Eggroll appetizer
Eggroll appetizer

Fruit medley appetizer
Fruit medley appetizer

Chicken pasta dish
Chicken pasta dish

Fish and shrimp dish
Fish and shrimp dish

After lunch, we took a break and just relaxed, until it was time to eat again for dinner. Where did we head? You got it: the Vista Dining Room. And look who we were randomly placed next to!

Dad and Mom
Dad and Mom

Here are more blah captioned food shots for your viewing pleasure. 😛 Sorry!

Chicken Satay
Chicken Satay

French Onion Soup "Les Halles" - A Parisian classic of golden simmered onions topped with melted Gruyere cheese
French Onion Soup “Les Halles” – A Parisian classic of golden simmered onions topped with melted Gruyere cheese

Scallops and Rice
Scallops and Rice

Chocolate dessert
Chocolate dessert

As scheduled, we docked in Victoria, Canada shortly after at 6pm. Our scheduled land tour was “Enchanted Butchart Gardens (Evening Calls)” which was $69 for adults and $39 for children. Here’s a description:

As darkness falls, an extraordinary world comes to light at the Butchart Gardens near Victoria. Colored lights provide an interplay of light and shadow, transforming the famous Gardens into a fairyland scented with summer blooms. One of the largest underground wiring installations in North America helps this vibrant wonderland of flowers, rare trees and winding paths to take on an enchanted aspect. The magnificent Ross Fountain, the centerpiece of these lush gardens, dances with creative lighting effects. Enjoy the cascading fountains, footbridges, music and outdoor entertainment while you learn how a barren rock quarry metamorphosed into a world renowned horticulture attraction. On select dates in July and August on Saturday evenings you may be treated to the Butchart Gardens fireworks display, choreographed to music. During early May and September, daylight is limited and this tour is operated predominately in low light with subtlety illuminated gardens. Please note: This tour operates during evening calls in Victoria.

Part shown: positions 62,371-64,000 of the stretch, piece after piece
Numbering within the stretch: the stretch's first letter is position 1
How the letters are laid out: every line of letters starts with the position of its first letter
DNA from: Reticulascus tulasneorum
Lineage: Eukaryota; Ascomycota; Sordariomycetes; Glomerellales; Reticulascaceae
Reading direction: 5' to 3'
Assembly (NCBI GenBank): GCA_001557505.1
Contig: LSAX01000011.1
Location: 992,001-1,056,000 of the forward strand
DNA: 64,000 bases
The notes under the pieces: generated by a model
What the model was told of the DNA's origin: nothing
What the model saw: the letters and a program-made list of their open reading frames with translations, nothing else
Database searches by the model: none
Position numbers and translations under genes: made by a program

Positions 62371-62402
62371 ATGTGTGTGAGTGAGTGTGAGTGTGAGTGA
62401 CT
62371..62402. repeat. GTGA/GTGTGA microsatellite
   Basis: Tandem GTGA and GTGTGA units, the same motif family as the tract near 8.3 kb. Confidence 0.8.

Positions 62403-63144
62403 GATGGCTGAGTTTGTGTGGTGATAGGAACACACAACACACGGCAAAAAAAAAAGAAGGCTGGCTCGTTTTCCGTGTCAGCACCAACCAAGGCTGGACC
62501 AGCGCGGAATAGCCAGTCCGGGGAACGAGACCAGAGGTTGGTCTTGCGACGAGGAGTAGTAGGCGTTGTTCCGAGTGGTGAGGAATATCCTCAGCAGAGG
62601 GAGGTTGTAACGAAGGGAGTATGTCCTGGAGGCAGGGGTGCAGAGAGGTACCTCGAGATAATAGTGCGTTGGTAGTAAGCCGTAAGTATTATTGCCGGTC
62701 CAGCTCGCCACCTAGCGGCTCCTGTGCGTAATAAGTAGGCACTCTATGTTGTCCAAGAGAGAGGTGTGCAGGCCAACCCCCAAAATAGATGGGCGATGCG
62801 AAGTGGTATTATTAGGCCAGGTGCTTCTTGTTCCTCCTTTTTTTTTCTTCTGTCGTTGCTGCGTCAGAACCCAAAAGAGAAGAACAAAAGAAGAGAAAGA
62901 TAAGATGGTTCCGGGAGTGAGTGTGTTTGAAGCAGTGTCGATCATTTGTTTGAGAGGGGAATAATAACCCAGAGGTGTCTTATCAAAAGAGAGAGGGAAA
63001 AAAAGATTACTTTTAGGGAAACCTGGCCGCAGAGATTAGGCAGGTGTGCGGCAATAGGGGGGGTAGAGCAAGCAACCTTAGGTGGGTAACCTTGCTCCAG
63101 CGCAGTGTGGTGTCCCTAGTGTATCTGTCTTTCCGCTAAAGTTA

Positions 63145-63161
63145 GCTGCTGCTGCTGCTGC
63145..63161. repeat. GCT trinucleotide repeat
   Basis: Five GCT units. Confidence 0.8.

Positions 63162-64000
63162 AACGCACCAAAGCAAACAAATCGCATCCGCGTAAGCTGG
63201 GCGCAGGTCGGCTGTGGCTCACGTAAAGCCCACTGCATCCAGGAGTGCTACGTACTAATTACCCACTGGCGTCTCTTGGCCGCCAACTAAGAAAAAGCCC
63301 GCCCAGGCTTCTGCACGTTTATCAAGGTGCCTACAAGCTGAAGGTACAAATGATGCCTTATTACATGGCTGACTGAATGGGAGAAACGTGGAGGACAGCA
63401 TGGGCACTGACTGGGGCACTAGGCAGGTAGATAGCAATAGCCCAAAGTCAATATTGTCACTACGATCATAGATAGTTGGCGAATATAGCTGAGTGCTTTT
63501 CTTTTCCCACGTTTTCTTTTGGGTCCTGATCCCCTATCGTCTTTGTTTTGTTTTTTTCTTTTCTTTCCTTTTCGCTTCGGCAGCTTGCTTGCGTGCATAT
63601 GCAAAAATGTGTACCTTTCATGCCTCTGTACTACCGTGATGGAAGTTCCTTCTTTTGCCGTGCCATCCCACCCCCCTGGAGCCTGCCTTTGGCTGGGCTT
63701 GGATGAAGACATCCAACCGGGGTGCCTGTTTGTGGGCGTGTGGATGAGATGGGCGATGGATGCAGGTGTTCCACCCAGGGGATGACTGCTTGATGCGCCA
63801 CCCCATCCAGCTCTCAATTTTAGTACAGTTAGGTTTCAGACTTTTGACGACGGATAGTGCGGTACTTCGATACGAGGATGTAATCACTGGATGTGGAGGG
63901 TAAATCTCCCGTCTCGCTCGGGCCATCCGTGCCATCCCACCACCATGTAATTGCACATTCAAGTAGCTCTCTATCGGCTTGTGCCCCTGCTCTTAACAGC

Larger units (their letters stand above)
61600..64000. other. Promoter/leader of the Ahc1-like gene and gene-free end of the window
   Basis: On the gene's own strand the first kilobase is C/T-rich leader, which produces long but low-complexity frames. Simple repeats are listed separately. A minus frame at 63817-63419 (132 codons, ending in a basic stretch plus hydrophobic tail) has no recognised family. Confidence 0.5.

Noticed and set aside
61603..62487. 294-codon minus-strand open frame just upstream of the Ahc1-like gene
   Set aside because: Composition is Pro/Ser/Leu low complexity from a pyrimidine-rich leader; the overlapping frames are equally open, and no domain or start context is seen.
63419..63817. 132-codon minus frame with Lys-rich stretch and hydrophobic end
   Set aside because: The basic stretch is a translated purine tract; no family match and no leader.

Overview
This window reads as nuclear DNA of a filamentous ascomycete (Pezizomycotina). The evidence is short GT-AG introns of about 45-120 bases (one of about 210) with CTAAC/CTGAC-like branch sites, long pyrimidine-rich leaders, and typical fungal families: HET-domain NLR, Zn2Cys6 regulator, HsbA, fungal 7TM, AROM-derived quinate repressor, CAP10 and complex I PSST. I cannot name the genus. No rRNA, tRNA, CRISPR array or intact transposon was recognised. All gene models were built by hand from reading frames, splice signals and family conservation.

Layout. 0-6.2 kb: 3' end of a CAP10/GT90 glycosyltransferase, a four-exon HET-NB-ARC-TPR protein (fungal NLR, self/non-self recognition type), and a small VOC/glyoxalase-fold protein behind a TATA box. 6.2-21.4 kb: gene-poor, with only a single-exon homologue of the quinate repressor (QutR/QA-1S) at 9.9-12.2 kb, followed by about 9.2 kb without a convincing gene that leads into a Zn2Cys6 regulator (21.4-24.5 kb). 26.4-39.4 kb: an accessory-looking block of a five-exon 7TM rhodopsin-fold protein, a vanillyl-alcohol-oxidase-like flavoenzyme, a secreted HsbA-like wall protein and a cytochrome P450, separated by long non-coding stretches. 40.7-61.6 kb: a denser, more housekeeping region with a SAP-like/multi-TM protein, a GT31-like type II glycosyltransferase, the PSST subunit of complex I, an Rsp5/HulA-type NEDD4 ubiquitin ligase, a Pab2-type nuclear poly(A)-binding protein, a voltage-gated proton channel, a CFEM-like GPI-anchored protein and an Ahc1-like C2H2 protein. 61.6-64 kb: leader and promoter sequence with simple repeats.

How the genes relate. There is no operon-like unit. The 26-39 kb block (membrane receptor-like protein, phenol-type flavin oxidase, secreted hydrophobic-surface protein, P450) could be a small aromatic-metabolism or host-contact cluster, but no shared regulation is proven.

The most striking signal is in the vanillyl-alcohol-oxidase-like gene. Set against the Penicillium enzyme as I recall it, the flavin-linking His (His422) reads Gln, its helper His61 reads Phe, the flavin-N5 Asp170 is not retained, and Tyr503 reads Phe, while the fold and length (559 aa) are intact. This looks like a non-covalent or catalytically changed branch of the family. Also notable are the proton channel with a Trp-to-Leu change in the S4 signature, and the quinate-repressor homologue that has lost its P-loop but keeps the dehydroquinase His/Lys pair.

The Butchart Gardens sign
The Butchart Gardens sign

For those like me, with a short attention span when it comes to flowers, 🙂 here are the highlights.

The Sunken Gardens
The Limestone deposit was exhausted in 1908 and the quarry abandoned. Mrs. Butchart conceived the idea of transforming the barren pit into a garden and thus the Sunken Garden came into being. In 1910 she planted Lombardy poplar trees in an attempt to block the view of the cement factory. By 1912 the development of the garden was underway and it was completed in 1921.

Overlooking the Sunken Garden at Butchart Gardens [Photo credit: Mom Kojima]
Overlooking the Sunken Garden at Butchart Gardens [Photo credit: Mom Kojima]

Ross Fountain Lookout
This smaller quarry was a source of limestone in the 1860s. It was here that Ian Ross, grandson of Mr. and Mrs. Butchart, devised his spectacular fountain with the assistance of his plumber, Adrian Butler and his electrician, Vic Dawson. The Ross Fountain commemorated the 60th Anniversary of the Butchart Gardens when it was installed in 1964.

Ross Fountain Lookout at Butchart Gardens
Ross Fountain Lookout at Butchart Gardens

The Rose Garden